New plan, crew and friends

New plan, crew and friends

With the new plan in place and signed up for the Sail Indonesia Rally, I eagerly did the last preparations for the adventure. I had trouble with my freezer not coping with the hot weather for some time, what one won’t do for ice cream. I had a succession of freezer guys try to get it up to speed and had a good chap in Airlie Beach install yet another Dan Foss Compressor, model 50 air cooled. This seemed to help but the box has always been too big and does not hold the cold well. I did a reinsultation and box reduction in Cairns, lost some volume by adding 4” of aluminum faced insulation. It did seem to help quite a bit.

I also had my water maker rebuilt and new membrane installed. I am trying to get everything I can done while still in civilization and had thought I had is done- ya I know, it is never done- when my already disappointing North Star batteries completely failed so I will be getting new batteries in Darwin.

Boat as ready as can be I had a whirl wind of crew changes. One gal decided she could not live with my no smoking policy and switched to a more tolerating boat. Sib, who had crewed on the boat already and had wanted to stay for six months got a job and a fiancé and headed back to Brazil, I wish her the best.

So crewless I dove into to find that two people in Cairns had recently contacted me. A fine young man, Troy from Colorado and a brilliant gal from Calgary; both experienced travelers but new to boating joined Furthur for the trip to Darwin and possible the rally. I also picked up a professional mega yacht chef for the first leg, a South African lady named Ingrid who hopes to join us again in Indonesia.

While waiting in Cairns I heard from my old friends on Steve and Trish on Curious, one of my favorite couples from our Pacific crossing gang. They had just come from New Zealand and were headed to the rally. Also we met three other boats in the marina from the rally so it was a flotilla that left Cairns, good to be cruising with friends again.

The gals set to provisioning and as I got the boat fueled and we left the wonders of Cairns to head to the remote northern tip of Australia. As we had an early departure our first leg was a short on to Port Douglas. This is a small and very quaint tourist town with a wonderful marina and easy entrance. We sat out a blow for two days and really enjoyed the runs on the long sandy beach and the night life.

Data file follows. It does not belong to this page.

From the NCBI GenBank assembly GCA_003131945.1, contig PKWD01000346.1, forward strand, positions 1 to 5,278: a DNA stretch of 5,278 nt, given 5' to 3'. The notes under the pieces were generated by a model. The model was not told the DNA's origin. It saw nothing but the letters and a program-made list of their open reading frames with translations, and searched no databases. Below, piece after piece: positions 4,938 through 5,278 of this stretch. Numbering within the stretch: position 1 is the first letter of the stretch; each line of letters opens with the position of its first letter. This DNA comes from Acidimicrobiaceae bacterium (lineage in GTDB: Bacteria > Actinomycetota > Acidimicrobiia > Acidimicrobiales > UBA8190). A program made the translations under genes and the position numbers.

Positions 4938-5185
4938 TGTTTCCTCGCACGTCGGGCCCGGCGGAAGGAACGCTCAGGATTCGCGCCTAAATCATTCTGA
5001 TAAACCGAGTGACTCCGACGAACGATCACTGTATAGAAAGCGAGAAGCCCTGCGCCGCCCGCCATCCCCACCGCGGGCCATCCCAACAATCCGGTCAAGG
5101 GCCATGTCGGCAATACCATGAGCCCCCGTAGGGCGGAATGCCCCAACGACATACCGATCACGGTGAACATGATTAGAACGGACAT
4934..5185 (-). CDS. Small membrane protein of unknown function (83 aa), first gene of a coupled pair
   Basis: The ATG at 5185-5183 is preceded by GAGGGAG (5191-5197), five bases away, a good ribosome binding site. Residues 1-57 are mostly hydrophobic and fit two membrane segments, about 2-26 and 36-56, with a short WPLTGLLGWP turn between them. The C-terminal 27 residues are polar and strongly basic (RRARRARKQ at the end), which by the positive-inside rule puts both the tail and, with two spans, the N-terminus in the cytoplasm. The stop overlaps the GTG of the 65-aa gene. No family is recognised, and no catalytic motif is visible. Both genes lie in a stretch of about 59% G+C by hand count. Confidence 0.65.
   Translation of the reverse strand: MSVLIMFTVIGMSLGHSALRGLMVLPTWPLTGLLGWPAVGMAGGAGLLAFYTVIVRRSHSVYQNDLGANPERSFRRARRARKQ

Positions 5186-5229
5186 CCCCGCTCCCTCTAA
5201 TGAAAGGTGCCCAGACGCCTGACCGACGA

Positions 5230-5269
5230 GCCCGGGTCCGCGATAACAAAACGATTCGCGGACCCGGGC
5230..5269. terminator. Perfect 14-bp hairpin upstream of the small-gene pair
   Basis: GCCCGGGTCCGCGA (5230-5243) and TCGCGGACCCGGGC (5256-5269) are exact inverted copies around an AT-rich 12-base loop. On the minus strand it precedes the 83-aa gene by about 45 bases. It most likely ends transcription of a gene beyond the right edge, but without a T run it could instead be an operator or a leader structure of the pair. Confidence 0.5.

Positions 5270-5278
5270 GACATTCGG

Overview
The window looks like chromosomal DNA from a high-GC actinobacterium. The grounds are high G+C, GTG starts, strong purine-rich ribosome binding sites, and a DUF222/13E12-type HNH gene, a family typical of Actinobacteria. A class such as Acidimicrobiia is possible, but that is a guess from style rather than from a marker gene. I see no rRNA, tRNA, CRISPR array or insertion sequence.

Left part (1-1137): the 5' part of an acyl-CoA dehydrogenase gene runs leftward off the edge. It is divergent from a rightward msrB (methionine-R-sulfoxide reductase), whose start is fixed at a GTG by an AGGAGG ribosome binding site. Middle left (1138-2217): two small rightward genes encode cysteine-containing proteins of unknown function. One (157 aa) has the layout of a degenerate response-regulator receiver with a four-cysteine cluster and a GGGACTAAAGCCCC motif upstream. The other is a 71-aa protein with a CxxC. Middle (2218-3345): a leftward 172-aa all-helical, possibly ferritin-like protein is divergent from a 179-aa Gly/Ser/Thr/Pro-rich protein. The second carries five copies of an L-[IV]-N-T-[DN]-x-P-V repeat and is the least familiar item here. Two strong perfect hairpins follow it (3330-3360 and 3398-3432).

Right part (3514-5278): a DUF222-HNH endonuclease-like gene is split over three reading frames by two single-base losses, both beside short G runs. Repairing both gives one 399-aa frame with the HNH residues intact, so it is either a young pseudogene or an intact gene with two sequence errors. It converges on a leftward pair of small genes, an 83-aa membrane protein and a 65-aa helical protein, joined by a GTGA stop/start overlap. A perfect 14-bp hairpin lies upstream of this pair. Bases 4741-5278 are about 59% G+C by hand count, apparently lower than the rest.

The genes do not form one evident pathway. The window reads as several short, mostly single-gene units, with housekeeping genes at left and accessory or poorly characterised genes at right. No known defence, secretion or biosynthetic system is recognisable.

The weather was blustery and not predicted to improve so we took off in 25 knots of following seas, a good test for the new crew. As we got a late start we entered the first anchorage after dark in howling winds, not my idea of fun but it was a large wide open bay with no obstacles. We rode out a howling night and did a pre dawn departure for the short trip to Lizard Island. We reached the protection of the lee side of the island to find even more yachts headed to Darwin hold up in the anchorage. We decided to stay an extra day, do some diving and let the wind blow out, a decision that paid off well.

Lizard Island is a remote place with a very nice resort and some amazing history. Captain Cook in desperation to get out of the throngs of the Great Barrier Reef climbed the hill in the island and discovered the one large opening in the reef that provided his escape. Mrs. Watson, for whom the anchorage is named, was later driven off the island by Aboriginals—who probably had centuries of claim to the land—and no one lived there until the resort was built much later.

We left the second day, again pre dawn, and joined by two boats, Cope Out and Atlantis, headed north. The wait paid off as we did the next long leg in ten knots of following see and increasingly warm sun that 14 degrees of latitude will always bring.

We made good time with the following seas and a favorable current and anchored between the Flinders Island group. We met yet another Darwin bound boat but other than them there were no people on the islands, the remoteness of Northern Queensland was starting to be apparent. We had passed Cookstown where the last bit of dirt road fell ended and so did any human contact.

We found the historical rock carvings done by a British ship in 1899 and had a pleasant sunset party with the other boat’s crew. Up before dawn again and up in the Coral Sea Reef system for two more long days of solitude. I was amazed to get an internet connection at one of the remote anchorages, no people but cell connection, that is why I am posting this now, will ad pictures later.

1 thought on “New plan, crew and friends”

  1. Kenda Machorro


    I really enjoy following the Further on her journey. I feel like I get to know you and the crew on each leg. Looking forward to pictures in the future! Safe travels my friend. Happy 4th of July to you. Kenda Machorro

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